Public Relations. Welcome to the world of disruption. In little more than a decade, new media, owned media and social media have reinvented the way information flows through business and society. Traditional media ceded audience share long ago to upstart Web-based and now mobile outlets for news and information. Brands now produce their own content. Social media is continually rewriting the way people find, consume and share information. Only by coordinating communications in an integrated way across all of these spheres of influence (traditional, new, owned and social) can a charity succeed with its major gifts fundraising.

PR was never easy. But the evolution of the new and old media and other dynamics such as twists in generational difference and tectonic ad spend changes have dramatically altered the media landscape and therefore how a charity can make its story and mission known. The volume, frequency, and diversity of potentially influential voices have transformed “the press” to include a broad, diverse, real-time, and ever-changing group of voices. This blog and seeks to monitor and put forth best practices in finding and communicating with the influencers that matter.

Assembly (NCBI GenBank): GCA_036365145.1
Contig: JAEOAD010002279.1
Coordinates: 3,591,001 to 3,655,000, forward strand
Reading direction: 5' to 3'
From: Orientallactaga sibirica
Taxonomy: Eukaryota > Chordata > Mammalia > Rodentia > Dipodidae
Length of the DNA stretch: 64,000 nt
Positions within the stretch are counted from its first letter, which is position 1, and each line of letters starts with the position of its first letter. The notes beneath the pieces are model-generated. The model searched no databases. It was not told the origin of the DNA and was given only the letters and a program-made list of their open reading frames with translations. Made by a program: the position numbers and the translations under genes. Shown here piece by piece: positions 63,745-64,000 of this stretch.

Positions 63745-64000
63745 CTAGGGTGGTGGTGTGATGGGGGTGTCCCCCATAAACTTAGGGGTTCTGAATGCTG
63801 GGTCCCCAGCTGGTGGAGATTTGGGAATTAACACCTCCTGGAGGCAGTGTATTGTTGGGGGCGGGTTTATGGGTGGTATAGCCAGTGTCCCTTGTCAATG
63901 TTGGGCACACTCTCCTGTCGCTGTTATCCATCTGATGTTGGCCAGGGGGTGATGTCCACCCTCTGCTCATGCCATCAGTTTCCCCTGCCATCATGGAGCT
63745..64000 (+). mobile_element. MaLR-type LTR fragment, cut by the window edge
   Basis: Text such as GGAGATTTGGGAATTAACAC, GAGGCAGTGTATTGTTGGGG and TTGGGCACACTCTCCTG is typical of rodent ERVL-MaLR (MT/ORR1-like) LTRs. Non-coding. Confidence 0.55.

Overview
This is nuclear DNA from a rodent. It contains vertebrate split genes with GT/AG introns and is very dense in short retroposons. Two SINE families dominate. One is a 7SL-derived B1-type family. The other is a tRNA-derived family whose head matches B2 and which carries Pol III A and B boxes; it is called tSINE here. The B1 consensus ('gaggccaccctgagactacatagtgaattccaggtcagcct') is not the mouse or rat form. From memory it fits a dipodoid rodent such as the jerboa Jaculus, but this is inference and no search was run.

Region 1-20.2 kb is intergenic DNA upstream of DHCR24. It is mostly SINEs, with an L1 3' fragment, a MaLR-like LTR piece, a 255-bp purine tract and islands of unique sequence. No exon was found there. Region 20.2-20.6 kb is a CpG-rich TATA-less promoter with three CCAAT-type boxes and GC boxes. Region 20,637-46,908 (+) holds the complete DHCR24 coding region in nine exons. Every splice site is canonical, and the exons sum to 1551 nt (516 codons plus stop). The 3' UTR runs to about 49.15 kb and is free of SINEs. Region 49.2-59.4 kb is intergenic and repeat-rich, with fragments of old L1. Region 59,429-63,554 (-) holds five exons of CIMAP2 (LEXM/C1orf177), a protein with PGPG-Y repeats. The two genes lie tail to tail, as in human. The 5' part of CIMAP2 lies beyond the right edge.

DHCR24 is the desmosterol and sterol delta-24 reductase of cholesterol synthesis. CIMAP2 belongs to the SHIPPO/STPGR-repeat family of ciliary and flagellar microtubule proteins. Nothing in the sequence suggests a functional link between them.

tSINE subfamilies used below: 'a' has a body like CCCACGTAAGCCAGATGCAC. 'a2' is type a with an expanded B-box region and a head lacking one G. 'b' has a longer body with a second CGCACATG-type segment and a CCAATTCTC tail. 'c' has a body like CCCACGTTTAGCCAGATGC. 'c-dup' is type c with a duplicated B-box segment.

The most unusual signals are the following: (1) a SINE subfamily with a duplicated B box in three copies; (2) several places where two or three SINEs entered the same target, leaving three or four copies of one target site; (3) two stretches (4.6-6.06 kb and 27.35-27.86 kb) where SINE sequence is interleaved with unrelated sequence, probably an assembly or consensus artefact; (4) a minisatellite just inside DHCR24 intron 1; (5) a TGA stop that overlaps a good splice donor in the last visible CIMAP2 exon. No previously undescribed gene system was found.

Media relations best practices can be found at this Charity Spring blog/page on Charity Media.

A very good website on best practices in Charity Communications in the UK (no equivalent in the US) is here.

The very best on PR measurement is here.

Charity Spring Splash on all things having to do with Nonprofit Public Relations.

Media relations require your pitching a compelling story. A good place to start building your traditional media “call list” is here. 

Social media is a key platform for journalists. From cultivating influencers and monitoring brand reputation, social media and the power of 140 characters is now de rigueur in the PR discipline.

Thanking major donors can be achieved in creative ways through both traditional and social media, including video.

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